Super Bowl commercials: The 15 best of all time
Mean Joe Greene stars in this Coca-Cola ad from 1979.
The 2010 Super Bowl was a memorable game for all kinds of reasons. Mostly because it was the New Orleans Saints’ first appearance in the big show, and they came back from a halftime deficit to beat the Indianapolis Colts and win the championship.
Dramatic stuff, but can you immediately visualize any of the game’s plays with crystal clarity? Outside of diehard football fans, lots of people probably can’t.
How about this, then: Betty White trash-talking her teammates and getting tackled into the mud. Boom. Or the Old Spice guy on a horse. Double boom.
More advertising dollars are spent annually on Super Bowl commercials than any other single TV event, and the running joke that the game is a bunch of big-budget ads broken up by the occasional bits of football seems less funny every year. In many ways it’s the commercials that remain with us over time, even more than the games’ big moments.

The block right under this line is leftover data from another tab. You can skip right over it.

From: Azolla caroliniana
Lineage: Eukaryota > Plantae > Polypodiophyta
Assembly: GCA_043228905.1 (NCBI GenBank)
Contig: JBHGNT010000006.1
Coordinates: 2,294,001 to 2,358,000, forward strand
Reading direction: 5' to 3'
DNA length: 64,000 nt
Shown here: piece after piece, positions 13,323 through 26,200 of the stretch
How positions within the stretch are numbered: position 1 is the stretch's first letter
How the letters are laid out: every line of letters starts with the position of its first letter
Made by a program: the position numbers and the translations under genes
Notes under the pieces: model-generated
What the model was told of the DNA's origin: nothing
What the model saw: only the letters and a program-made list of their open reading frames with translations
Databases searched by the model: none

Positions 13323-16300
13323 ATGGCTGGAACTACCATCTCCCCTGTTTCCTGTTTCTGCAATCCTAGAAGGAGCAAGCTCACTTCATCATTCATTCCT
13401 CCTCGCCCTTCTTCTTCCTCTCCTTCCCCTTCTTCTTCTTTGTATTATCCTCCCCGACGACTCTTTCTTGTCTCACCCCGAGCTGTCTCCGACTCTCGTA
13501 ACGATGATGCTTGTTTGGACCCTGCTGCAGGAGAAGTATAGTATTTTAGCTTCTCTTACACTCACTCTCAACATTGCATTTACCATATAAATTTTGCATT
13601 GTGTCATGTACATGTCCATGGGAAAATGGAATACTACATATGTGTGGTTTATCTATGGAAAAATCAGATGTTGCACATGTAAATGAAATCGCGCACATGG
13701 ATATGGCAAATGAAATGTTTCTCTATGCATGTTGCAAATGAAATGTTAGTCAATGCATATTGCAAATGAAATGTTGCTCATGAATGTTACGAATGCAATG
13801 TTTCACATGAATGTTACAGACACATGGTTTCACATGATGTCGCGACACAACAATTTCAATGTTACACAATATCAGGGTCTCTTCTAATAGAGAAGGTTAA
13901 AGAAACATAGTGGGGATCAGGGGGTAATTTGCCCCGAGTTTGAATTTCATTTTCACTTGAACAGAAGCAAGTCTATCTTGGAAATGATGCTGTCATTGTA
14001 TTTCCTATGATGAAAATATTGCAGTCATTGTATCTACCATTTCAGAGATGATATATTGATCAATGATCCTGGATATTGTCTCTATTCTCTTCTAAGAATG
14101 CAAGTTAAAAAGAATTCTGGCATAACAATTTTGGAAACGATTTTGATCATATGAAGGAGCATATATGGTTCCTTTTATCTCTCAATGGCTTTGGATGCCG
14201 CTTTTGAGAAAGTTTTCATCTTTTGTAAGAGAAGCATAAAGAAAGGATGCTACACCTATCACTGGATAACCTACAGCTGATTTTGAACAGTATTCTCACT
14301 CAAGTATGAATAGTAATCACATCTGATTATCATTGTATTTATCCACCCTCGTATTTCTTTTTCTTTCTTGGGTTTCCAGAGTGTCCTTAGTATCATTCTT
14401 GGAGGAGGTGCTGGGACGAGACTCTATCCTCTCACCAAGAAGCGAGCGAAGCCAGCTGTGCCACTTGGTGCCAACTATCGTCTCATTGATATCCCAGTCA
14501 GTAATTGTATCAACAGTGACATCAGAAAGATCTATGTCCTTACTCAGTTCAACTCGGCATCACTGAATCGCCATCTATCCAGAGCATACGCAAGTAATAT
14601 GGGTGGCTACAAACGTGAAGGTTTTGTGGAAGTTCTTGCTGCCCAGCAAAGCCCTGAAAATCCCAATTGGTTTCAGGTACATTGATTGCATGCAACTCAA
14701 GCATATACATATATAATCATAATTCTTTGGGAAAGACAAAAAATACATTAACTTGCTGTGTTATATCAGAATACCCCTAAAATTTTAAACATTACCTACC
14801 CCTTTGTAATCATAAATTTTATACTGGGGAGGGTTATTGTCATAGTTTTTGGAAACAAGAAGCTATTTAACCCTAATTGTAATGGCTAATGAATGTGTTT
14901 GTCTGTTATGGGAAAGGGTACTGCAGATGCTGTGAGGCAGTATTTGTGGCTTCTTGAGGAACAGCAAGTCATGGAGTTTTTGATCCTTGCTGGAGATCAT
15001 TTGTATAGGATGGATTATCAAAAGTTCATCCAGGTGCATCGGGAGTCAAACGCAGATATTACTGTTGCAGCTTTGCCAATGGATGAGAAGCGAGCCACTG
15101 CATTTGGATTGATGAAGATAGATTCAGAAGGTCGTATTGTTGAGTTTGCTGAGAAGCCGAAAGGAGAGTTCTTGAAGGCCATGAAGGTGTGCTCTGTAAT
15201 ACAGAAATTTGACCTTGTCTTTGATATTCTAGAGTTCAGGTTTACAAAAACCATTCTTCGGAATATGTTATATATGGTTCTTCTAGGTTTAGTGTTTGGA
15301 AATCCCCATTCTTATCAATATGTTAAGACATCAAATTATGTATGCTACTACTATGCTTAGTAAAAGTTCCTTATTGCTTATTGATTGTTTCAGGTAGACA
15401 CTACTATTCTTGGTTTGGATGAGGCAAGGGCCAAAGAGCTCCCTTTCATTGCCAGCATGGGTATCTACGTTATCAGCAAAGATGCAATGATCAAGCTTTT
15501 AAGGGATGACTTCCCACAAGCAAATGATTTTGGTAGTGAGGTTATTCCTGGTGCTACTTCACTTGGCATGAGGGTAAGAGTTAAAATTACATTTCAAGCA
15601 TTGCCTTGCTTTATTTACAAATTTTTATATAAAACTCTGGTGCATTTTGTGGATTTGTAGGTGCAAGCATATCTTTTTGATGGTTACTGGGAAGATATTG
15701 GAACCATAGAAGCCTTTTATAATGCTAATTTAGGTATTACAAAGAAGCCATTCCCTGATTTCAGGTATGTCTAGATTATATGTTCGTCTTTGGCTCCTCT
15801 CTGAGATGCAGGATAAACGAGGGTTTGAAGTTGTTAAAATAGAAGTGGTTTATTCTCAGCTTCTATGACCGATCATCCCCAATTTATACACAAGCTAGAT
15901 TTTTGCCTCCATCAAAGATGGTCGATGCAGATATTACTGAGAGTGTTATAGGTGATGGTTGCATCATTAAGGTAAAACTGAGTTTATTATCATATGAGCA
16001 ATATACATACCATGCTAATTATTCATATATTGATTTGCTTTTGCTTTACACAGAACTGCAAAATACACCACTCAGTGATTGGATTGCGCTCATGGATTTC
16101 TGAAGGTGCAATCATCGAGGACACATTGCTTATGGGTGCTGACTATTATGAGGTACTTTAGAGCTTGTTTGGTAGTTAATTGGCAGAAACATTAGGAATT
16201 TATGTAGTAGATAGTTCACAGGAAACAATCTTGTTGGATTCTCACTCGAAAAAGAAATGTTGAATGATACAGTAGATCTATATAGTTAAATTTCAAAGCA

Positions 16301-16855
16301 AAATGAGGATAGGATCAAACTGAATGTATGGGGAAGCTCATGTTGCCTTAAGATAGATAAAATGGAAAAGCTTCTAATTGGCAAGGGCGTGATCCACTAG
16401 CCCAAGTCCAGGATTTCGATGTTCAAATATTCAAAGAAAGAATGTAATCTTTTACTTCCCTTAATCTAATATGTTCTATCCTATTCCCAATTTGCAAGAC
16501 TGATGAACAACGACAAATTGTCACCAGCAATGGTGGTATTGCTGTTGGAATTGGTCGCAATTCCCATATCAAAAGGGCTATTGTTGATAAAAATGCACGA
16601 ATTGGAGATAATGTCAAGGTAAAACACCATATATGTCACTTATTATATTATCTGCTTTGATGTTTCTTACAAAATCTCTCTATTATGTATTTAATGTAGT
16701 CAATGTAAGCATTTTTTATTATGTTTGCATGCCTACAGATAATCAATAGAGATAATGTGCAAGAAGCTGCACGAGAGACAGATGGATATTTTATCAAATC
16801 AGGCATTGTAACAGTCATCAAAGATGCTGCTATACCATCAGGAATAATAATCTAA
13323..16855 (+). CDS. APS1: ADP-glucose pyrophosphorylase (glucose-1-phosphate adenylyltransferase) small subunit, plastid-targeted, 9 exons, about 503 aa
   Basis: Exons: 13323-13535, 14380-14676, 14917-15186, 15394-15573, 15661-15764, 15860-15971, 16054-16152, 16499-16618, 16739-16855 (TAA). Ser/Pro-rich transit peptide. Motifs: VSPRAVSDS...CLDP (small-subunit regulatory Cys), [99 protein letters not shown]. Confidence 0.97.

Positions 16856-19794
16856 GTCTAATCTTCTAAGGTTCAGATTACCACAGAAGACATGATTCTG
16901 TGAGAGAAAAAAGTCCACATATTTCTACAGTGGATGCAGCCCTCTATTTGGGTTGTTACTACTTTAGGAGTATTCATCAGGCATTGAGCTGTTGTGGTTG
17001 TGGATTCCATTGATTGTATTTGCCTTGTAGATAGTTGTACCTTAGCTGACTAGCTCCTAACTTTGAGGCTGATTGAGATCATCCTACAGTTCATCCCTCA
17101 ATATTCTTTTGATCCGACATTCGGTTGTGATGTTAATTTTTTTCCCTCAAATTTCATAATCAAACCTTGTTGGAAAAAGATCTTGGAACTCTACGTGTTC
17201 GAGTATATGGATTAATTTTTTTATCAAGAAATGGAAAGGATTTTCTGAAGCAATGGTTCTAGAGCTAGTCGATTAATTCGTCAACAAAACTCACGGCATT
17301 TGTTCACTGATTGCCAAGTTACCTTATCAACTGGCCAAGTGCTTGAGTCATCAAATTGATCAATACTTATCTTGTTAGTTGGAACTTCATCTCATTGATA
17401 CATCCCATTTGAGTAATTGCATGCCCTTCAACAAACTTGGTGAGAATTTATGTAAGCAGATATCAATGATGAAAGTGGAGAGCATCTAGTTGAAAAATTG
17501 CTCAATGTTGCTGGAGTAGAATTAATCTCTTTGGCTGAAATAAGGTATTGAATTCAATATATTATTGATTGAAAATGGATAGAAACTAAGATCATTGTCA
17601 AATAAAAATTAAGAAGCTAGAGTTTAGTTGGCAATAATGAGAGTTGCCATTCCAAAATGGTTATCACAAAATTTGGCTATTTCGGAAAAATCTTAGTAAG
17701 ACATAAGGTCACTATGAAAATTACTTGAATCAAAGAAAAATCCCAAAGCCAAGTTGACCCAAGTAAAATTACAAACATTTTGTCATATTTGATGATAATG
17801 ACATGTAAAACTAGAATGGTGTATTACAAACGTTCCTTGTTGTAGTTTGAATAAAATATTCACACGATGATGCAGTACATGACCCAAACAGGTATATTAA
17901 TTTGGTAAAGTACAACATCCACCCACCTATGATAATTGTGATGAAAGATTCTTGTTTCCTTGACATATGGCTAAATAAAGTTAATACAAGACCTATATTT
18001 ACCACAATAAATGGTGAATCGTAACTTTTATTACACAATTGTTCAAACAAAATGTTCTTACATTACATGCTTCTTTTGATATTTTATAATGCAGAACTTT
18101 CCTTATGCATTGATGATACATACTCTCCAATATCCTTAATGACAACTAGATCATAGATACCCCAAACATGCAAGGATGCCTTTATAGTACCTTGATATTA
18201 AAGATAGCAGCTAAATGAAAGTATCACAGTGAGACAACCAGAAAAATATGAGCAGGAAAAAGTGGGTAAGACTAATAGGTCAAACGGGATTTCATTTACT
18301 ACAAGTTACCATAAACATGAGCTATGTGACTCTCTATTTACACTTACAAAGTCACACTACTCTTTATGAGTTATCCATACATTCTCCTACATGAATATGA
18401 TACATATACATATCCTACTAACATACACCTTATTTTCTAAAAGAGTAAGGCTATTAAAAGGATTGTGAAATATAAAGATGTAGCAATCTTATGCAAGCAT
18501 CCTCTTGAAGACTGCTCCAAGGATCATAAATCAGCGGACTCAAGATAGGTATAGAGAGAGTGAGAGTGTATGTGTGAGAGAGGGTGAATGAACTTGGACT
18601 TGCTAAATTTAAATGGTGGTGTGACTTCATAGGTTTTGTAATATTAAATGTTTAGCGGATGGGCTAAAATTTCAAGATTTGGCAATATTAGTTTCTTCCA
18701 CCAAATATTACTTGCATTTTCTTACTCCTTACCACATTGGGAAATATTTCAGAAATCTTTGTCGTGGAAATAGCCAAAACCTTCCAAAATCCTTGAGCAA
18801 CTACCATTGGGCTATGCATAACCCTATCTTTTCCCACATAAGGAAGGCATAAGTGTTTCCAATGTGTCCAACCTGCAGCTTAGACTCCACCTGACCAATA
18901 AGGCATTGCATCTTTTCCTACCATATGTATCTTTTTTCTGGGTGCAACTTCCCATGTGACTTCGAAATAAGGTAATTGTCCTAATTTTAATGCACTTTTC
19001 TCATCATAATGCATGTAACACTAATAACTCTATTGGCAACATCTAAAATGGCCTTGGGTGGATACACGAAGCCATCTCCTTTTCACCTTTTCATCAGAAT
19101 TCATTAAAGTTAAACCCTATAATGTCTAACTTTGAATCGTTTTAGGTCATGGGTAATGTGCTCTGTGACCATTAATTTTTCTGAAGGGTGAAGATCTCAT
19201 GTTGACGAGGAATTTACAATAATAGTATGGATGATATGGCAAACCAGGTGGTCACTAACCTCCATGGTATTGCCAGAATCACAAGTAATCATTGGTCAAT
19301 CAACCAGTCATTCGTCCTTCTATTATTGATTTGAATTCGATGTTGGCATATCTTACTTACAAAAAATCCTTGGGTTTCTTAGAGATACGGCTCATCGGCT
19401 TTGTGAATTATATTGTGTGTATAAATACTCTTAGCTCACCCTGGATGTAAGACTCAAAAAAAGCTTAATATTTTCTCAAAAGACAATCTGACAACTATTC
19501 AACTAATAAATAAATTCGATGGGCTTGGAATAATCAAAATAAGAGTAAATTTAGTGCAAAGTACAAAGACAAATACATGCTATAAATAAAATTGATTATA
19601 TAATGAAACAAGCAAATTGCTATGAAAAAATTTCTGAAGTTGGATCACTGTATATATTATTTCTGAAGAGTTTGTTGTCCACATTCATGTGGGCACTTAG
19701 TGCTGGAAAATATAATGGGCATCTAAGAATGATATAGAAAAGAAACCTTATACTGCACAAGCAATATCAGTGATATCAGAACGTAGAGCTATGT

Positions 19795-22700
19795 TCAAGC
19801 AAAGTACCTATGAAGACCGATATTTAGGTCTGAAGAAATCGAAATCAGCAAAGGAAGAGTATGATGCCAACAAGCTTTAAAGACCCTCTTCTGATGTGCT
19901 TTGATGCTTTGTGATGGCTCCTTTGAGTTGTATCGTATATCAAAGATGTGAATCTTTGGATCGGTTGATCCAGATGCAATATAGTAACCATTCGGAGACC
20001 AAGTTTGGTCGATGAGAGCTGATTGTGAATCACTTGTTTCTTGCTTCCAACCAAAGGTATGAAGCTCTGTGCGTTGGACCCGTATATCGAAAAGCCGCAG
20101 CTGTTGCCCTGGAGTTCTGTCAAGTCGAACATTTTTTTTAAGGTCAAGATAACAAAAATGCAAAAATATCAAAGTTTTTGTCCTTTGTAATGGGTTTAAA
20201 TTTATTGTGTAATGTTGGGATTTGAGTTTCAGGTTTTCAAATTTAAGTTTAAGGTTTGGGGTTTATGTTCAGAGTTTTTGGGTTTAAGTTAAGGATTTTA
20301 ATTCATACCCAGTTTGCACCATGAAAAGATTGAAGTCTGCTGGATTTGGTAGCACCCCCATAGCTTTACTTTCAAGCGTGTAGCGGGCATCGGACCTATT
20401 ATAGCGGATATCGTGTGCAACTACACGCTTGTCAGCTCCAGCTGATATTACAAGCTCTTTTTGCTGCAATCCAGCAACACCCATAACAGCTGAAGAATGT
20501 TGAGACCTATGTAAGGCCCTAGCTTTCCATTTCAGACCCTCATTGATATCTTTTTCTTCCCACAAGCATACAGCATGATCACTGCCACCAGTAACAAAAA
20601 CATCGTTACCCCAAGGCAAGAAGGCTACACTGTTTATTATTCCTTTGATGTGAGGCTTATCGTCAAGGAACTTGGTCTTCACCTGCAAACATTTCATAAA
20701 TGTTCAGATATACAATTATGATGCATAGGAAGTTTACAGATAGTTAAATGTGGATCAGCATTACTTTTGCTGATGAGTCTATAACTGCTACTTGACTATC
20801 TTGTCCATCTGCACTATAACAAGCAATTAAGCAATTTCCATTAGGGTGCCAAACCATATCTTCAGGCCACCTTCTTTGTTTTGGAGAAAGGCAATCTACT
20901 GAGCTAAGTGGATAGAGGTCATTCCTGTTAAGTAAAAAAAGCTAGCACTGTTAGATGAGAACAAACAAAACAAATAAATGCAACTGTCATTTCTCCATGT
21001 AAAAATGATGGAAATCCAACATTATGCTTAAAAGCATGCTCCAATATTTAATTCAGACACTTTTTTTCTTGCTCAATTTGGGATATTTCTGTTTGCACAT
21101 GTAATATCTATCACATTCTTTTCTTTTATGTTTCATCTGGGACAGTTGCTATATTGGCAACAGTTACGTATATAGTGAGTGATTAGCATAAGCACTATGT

So as we approach the annual orgy of advertising that is this year’s Super Bowl, here’s a fond look back at 15 of our favourite commercials from previous years. Just don’t ask us to remember what happened during the games themselves.
You’re Not You When You’re Hungry – Snickers, 2010
Good commercials tap into universal truths, like how being hungry can throw you off your game and make you irritable. This commercial cemented the beginning of Betty White’s career comeback, and we couldn’t help but laugh – and cringe – as she got brutally tackled into the mud. The late Abe Vigoda appearing at the end made it even sweeter. (Wait, what? He’s still alive?)
Terry Tate: Office Linebacker – Reebok, 2003
It was special effects trickery that let Betty White and Abe Vigoda get creamed in that Snickers ad, but you have to give serious respect to the stunt performers in this classic Reebok commercial, in which office productivity is enhanced by having linebacker Terry Tate (Lester Speight) bring the pain to inefficient slackers.
Where’s the Beef? – Wendy’s, 1984